If I were a Tier 2 employee (or a Tier 1 employee told that if I want to work at a particular plant, I have to agree to become a Tier 2) I would have to ask myself who “my” union is really representing?  Me?  Or the guy making lots more than me?  Or my employer?

      The UAW is, at some point, going to lose a decertification election because of this.  It will be awhile before they have the numbers to do it, but it is going to happen.  Honestly, I don’t see how the Tier 2 people would lose by trying to go non-union.  From what I can see, their dues are not getting them much of anything.

  • avatar
    mfgreen40

    Oboylepr  you are right on , I have family in supervisor position and hear these stories all the time. The overpriced janitor with a cot in some closet, The men who slow down Mon-Fri so they can work O.T. ect. ect. I blame the management and union equally. So even though Ford and GM are building some of the best cars they have ever built I may never buy another one, and that is all I have ever driven in the last 50 years. Mikey–  after that many years have you been acclamated to some of this stuff, maybe its different in Canada.

    • 0 avatar
      mikey

      I won’t deny oboylepr stories. But his short time in the plant didn’t give him the full perspective.

      From 1979 to 1988 I was a production groupleader/trainer,and yes I’ve seen men cry cause they coudn’t keep up to the line. Without 90 days in, after three jobs management canned them. Drunk guys? Yes but not that common. Drunk guys after about 2004? Almost non exsistent.

       High stake poker,and guys losing three pay checks? Sad but true. Two or three savy players would gang up. They let the guy win a few hands,then they clean him out. It was frowned on by management and the union. When I retired it was still going on,they used chits instead of cash. What did PT Barnum say was born every minute?

      @mfgreen……After being out for two years, and working part time in the other/real world….yeah, it was a bit of a culture shock.

  • avatar
    CarPerson

    2080hrs x $14/hr = $29,120 annual wage.
     
    So now the UAW has unionized the workers living in their parent’s basement?  That is the only way twenty-nine one-twenty is a family or living wage.

    • 0 avatar
      Dimwit

      All depends on where you’re living. Alabama: that’s not too bad. More would be better, of course, but you could live on that. Inner Detroit, sure. Suburbs: a little tight. NYC: you couldn’t keep a parking spot for that but that’s why nobody has an assembly plant there.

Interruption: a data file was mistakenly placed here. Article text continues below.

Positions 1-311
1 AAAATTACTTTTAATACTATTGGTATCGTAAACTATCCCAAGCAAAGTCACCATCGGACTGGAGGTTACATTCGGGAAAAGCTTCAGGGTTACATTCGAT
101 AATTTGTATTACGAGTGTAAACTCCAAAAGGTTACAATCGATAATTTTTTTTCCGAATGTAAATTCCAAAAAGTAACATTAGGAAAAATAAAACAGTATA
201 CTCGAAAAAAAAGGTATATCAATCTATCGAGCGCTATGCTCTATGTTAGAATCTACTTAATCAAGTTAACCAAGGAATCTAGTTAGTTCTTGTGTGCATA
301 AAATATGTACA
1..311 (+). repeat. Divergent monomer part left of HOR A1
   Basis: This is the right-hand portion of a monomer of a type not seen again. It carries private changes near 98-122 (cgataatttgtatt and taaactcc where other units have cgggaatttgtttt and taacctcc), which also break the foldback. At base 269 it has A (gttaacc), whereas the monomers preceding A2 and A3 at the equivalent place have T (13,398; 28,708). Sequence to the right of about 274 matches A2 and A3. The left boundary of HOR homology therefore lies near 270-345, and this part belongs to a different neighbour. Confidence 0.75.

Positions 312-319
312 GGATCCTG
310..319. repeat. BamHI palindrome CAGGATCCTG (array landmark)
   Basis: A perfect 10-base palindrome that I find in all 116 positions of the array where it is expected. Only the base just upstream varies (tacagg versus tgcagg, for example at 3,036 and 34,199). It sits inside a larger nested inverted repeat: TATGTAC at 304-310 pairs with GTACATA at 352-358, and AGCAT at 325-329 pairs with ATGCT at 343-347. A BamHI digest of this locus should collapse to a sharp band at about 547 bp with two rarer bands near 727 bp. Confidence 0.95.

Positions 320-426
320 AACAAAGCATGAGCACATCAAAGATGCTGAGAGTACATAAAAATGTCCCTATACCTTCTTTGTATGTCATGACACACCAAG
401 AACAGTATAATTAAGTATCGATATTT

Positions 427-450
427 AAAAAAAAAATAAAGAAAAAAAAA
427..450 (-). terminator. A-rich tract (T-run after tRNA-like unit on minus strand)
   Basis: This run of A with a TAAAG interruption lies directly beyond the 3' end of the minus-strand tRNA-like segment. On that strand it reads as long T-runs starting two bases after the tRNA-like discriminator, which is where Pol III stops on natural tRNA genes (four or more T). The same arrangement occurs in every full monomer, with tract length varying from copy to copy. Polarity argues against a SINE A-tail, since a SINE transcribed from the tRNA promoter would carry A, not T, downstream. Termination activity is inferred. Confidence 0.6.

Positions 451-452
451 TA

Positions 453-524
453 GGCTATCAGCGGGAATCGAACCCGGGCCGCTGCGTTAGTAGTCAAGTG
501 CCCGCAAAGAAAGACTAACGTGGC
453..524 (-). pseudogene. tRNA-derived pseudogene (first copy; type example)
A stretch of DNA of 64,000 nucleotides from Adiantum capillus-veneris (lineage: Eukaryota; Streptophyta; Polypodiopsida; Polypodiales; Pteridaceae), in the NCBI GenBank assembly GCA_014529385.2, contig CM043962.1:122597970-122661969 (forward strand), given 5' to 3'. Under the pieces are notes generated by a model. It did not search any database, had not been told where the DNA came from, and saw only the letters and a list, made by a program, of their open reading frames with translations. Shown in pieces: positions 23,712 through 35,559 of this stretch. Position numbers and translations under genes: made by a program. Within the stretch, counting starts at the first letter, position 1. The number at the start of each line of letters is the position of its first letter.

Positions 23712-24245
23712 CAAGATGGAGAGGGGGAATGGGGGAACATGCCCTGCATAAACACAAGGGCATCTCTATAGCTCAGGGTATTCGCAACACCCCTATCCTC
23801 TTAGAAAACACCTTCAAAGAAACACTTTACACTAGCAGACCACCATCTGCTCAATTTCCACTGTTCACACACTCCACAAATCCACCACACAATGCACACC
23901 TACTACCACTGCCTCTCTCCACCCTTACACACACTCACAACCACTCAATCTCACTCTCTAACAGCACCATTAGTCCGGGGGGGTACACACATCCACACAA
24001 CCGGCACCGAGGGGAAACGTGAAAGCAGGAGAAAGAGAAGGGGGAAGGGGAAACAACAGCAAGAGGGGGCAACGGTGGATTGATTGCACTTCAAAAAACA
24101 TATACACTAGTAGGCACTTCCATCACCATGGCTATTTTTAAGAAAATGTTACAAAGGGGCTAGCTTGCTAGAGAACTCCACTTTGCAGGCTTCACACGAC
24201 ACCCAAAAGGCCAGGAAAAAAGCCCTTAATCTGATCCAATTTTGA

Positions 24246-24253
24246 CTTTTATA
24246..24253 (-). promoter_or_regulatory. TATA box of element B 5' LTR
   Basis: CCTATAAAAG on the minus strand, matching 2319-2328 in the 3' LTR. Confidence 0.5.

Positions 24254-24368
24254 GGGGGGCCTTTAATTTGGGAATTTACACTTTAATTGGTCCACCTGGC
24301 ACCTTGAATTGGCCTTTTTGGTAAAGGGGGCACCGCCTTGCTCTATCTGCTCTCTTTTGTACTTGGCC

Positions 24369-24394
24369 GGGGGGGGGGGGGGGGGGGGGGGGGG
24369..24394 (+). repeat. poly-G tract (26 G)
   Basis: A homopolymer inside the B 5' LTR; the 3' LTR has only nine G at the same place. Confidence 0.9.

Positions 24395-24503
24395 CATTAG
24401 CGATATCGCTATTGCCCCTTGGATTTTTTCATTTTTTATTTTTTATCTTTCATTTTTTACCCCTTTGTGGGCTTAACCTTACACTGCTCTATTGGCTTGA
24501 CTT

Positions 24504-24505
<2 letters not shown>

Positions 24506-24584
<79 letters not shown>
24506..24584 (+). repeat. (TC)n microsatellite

• 0 avatar
      CarPerson

      Let’s Pencil This
      2080hrs x $14/hr = $29,120 annual wage.
       
      The government will reduce take home to about $23,300.
      Union dues drops this to $22,700.
      Entry-level safe, respectable housing is about $10,000/yr, leaving $12,700.
      Subtract car and renter’s insurance and it’s $11,000.
      Car Payment of $250/mo leaves $8,000.
      Keeping the car running for a year reduces this to $6,700
      Your cell, cable, and internet connection cuts this to $5,200.
      Live the high life on $100 per week, earned by working full time in a “high paying union job”???
       
      You can jiggle the numbers a bit here and there, but don’t plan on meat in the center of the plate too many evenings a week.

      Half wages should translate to half union dues, shouldn’t it???

    • 0 avatar
      kjs

      $14/hr is not “high paid,” but it’s good entry-level pay. Consider also that they’re getting benefits. That’s about as much as I earned my first full year out of college as a white-collar professional — I rented with roommates, drove a used car (no payments!), & still managed to pay off over $20K in student debt within 2 1/2 years.

      Sure, the budget might be tight, but someone making that wage probably isn’t going to be impoverished.

  • avatar
    Winky


    Mikey hit the nail………
    Back in 1956, a bunch of us college engineering students visited the GM assembly plant in Framingham, MA. It was a daylong tour and we were given the VIP treatment by management (since they were always on the lookout for new engineering hires). When we left the plant for our coachride back to school, we all agreed that there was no assembly line job that we would be willing to do for more than a few days…. or possibly a few hours! We considered automobile assembly line work as a terrible way to make a living and workers should be paid well for such drudgery. It must be a little better now with the robotic arms, etc. 

  • avatar
    cheezeweggie

    If you cant build a small car in the US with union labor, build it elsewhere.   You gotta make a profit and if you cant do it with union labor it’s not the companies problem.  Americans are as sick of cry-baby unions as they are with poor overpaid management.  That’s why so many of us buy cars made at factories in southern states with Japanese style management and non-union labor.

  • avatar
    AaronH

    I don’t know why GM would even risk this in the USA…This decision is PURELY political and only bratty fools don’t think so…Thinking people at GM KNOW that they would get a LOT more production per monetary unit in southern NAFTA/CAFTA zones.

  • avatar
    wolfman